b!X (user link) says:

Paul, the people behind this venture DIDN’T restrict the freebie stuff to a geographic reason. There were technical glitches at launch that geographically hobbled the Hulu stream (then fixed by Hulu’s coders staying up all night to do so), and the iTunes issue, which continues, is predicated entirely upon the fact that the different iTunes markets have different hoops and requirements — something massive conglomerates with armies of lawyers and technicians can jump with ease, but something a crew this size has to work towards one agonizing step at a time.

But there was no “we’re doing this US-only” decision made about this project.

Paul Watson (profile) says:

Re: Re:

Hi b!x

“There were technical glitches at launch that geographically hobbled the Hulu stream (then fixed by Hulu’s coders staying up all night to do so)”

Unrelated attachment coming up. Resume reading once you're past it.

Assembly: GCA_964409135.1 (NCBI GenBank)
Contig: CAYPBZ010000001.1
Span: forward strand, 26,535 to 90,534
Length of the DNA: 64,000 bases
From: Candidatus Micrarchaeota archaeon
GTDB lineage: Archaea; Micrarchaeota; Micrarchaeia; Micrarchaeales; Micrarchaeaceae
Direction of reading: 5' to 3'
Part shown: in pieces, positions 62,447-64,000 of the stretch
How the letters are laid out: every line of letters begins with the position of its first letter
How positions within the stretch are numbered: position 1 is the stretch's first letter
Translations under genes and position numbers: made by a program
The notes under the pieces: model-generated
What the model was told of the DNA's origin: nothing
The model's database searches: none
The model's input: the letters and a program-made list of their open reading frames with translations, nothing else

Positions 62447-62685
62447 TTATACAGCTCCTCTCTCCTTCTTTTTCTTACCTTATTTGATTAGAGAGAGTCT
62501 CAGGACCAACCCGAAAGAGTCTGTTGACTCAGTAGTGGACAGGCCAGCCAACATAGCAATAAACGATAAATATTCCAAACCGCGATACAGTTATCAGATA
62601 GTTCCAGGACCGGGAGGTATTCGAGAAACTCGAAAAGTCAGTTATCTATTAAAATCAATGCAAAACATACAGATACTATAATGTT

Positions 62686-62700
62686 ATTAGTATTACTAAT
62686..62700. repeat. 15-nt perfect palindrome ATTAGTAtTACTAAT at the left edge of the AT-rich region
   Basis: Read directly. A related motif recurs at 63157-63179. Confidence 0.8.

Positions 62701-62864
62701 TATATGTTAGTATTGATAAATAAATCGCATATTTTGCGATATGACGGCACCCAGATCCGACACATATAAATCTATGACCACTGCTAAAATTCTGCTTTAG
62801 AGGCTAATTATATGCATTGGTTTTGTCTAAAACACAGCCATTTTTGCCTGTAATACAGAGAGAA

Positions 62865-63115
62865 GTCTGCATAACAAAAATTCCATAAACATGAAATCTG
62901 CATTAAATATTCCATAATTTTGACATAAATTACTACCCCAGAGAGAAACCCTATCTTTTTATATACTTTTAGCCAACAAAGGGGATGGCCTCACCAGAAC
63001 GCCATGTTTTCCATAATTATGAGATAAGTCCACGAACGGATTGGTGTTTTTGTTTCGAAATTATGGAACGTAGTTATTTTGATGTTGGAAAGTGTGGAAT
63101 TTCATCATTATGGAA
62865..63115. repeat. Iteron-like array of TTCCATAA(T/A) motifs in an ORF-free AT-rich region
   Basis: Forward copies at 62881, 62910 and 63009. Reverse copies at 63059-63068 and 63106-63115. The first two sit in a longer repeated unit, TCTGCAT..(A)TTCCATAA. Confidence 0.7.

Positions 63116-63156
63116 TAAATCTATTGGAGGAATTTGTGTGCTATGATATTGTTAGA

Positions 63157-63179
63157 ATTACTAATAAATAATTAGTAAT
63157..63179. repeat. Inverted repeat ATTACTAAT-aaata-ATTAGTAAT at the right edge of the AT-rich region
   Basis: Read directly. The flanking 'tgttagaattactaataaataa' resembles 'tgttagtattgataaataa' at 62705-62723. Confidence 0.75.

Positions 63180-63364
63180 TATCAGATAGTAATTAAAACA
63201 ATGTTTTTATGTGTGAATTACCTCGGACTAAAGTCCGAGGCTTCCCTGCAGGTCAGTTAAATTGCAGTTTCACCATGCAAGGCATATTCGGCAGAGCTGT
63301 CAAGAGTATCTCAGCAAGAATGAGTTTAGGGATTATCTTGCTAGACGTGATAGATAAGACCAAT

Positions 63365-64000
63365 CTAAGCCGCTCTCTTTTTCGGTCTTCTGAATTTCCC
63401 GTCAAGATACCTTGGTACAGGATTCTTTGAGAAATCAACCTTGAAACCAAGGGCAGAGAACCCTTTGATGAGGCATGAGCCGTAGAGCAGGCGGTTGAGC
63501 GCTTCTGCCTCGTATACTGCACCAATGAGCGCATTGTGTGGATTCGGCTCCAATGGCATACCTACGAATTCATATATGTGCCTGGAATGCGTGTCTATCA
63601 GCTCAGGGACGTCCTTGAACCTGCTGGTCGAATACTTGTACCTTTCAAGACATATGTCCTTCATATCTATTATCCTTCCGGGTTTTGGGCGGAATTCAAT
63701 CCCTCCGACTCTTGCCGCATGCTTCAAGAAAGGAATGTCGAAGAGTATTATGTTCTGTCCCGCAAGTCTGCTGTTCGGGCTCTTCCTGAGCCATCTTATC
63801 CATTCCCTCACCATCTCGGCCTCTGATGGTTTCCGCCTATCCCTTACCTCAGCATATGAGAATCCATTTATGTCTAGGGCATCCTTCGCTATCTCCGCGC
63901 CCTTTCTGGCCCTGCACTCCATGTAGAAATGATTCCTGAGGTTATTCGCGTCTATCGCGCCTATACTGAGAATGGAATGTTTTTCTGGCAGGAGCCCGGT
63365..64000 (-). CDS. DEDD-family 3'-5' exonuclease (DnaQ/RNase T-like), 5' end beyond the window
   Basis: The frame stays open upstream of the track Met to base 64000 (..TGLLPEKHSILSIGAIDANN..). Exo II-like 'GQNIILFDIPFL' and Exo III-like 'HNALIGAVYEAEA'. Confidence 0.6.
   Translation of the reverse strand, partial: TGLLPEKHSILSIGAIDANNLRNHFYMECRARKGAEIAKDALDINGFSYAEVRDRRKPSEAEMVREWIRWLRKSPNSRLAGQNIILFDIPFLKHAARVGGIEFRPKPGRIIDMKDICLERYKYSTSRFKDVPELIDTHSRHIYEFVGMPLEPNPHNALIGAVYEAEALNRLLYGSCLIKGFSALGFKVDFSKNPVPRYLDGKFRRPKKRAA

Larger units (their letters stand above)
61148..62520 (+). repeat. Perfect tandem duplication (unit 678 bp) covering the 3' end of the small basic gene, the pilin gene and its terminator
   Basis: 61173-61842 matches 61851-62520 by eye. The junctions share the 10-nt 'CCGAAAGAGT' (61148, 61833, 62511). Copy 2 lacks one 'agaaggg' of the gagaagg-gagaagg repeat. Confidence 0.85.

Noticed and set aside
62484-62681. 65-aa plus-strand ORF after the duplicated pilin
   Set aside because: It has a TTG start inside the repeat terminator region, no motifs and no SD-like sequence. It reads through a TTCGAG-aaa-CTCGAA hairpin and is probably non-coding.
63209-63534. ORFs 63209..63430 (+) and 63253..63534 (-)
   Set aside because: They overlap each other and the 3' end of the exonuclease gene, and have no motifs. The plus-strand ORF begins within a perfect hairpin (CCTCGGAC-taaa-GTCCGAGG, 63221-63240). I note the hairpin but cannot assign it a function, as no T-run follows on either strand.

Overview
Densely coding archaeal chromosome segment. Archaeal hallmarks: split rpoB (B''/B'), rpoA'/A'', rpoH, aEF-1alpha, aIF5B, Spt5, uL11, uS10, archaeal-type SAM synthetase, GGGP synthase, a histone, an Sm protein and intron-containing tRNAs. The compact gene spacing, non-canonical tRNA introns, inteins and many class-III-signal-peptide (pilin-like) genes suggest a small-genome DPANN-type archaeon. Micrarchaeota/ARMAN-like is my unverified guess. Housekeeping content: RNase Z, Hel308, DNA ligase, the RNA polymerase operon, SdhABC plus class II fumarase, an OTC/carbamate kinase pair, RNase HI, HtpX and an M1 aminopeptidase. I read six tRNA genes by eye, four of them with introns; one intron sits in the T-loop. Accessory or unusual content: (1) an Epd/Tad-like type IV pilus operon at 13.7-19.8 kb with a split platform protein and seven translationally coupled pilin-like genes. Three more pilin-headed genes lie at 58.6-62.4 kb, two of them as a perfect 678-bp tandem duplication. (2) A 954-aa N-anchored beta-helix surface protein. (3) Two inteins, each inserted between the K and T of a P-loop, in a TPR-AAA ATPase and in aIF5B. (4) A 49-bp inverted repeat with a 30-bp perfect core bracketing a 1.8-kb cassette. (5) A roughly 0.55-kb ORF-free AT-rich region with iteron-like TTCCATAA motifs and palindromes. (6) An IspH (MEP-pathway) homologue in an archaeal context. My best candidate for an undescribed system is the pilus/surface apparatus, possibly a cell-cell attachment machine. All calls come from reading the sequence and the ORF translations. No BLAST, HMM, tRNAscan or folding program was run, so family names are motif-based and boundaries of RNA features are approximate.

The Hulu stream is still hobbled – it shows a message saying “We’re sorry, currently our video library can only be streamed within the United States”.

There’s a link to find out more, which leads to an FAQ answer saying:

“For now, Hulu is a U.S. service only. That said, our intention is to make Hulu’s growing content lineup available worldwide. This requires clearing the rights for each show or film in each specific geography and will take time. We’re encouraged by how many content providers have already been working along these lines so that their programs can be available over the Internet to a much larger, global audience. The Hulu team is committed to making great programming available across the globe.”